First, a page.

New Year’s resolutions.
So easy to make, so easy to break. Forget the “I
want to lose some weight” ones. An ounce
qualifies, but doesn’t really shorten the
waistline. And why pick only the hard ones? Where
are the “go fishing more” or “sleep
in past sunrise” claims? Probably because
we get laughed at by our spouses or they poke us
in the ribs and say “Your turn to get up
So much for resolutions. But we, yes me too, make
them. Fortunately, most are made late on New Year’s
Eve and in such a state that we often don’t
remember them in the morning. “I said what?” No
It doesn’t help to search through the Thesaurus
for a better fit: goals, objectives, decision,
elucidation (wasn’t very lucid when I made
it), declaration, or assertion. But if I was going
to make some “corrections” or “alignments” to
my personal habits in 2008, here are a few possibilities.
1. Go birding more often. I could (should!) pick
the losing-some-weight option, but I will cloak
that in a more fun approach. If I get out birding
more often that usually entails more walking, missing
more breakfasts because of the “early bird
gets the rarity” mentality of birders, and
burning calories while shivering in the pre-dawn
cold waiting for birds to take flight.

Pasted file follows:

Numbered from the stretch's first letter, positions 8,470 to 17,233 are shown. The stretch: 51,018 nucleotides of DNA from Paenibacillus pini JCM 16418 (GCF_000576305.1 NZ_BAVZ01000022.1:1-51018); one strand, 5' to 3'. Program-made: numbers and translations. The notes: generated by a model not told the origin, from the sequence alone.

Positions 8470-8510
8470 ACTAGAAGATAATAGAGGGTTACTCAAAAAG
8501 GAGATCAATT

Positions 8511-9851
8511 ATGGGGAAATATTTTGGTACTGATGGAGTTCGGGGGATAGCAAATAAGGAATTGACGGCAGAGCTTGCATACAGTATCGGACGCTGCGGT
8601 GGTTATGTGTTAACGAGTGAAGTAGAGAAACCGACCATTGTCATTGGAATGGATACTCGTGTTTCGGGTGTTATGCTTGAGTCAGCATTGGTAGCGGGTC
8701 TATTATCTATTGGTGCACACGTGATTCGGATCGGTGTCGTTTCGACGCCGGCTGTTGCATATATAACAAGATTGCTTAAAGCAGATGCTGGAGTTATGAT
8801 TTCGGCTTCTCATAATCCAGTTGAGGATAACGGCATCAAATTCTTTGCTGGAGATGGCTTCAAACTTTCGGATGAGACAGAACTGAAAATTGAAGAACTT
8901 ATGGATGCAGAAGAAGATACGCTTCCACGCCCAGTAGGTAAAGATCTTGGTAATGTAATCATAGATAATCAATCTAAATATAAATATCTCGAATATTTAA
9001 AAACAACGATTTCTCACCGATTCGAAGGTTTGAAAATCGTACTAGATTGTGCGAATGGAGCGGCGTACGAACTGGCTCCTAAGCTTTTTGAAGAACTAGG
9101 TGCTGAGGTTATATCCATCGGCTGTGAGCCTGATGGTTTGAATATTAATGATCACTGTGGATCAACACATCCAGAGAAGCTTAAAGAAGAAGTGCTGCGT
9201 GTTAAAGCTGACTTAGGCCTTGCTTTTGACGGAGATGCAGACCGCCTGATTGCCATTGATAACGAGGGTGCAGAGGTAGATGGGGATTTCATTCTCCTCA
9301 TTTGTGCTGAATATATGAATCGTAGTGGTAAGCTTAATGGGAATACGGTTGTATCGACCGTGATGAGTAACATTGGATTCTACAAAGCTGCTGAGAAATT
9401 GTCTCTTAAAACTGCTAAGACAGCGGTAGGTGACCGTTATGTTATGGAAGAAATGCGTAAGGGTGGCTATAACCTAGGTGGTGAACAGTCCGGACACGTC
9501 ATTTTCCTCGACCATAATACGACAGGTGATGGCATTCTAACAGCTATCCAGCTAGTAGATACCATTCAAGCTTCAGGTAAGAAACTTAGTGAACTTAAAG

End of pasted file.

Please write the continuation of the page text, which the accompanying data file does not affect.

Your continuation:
Done in a group, birding becomes a social outing
and fulfills my desire for more human contact.
Because I work mostly at home or alone outside,
I miss out on a lot of the good gossip. “A
little bird told me” is the mantra of many
a birder who passes on the doings of their neighbors,
local politicians, strangers, and acquaintances.
Not that I want to be besieged by the doings of
others, but a little closer time lag would be nice.
2. Write a novel. Since I mostly work at home,
I figure I should get something done. That ream
of paper holding down my files or the one providing
a level place to set my coffee cup on just begs
to be inked. Though I really want to just have
some more income, I figure that getting a job is
the least likely way to get me there. Better to
stay home, drink coffee and feel like Hemmingway.
And since most resolutions are pipe dreams anyway,
why not go BIG? But if I can’t do the novel
thing, I’d settle for another field guide
or a children’s book about hummingbirds.
At least I’m part way on the latter and have
a chance at the first. Nothing like coming up with
a resolution that stands a chance of success. Nothing
like a little head start.
3. Take some longer hikes. OK, so maybe this is
a weight-reduction myth as well, but at least it
comes with a higher fun quotient than treading
on a mill. I’d rather be out in the canyons,
taking in the fresh mountain air or even mucking
through the mud than going nowhere this proverbial
treadmill. A spasm of recent minor injuries has
kept me closer to home, but I long for the trail
and nights spent sleeping under starry blankets.
And since I tend to make a portion of my annual
income off of writing or photographing the outdoors
and its inhabitants, maybe taking these longer
jaunts could help with that “income thang.”
A resolution without a plan is like a net with
a gapping tear – things just seem to slip
by a lot easier. Without some type of measure of
success, all I have is idle chatter. So on my next
hike, while I’m out bird watching or shooting
some photographs or just enjoying the natural world,
I’ll give myself some credit. That or wait
until next year. Happy New Year!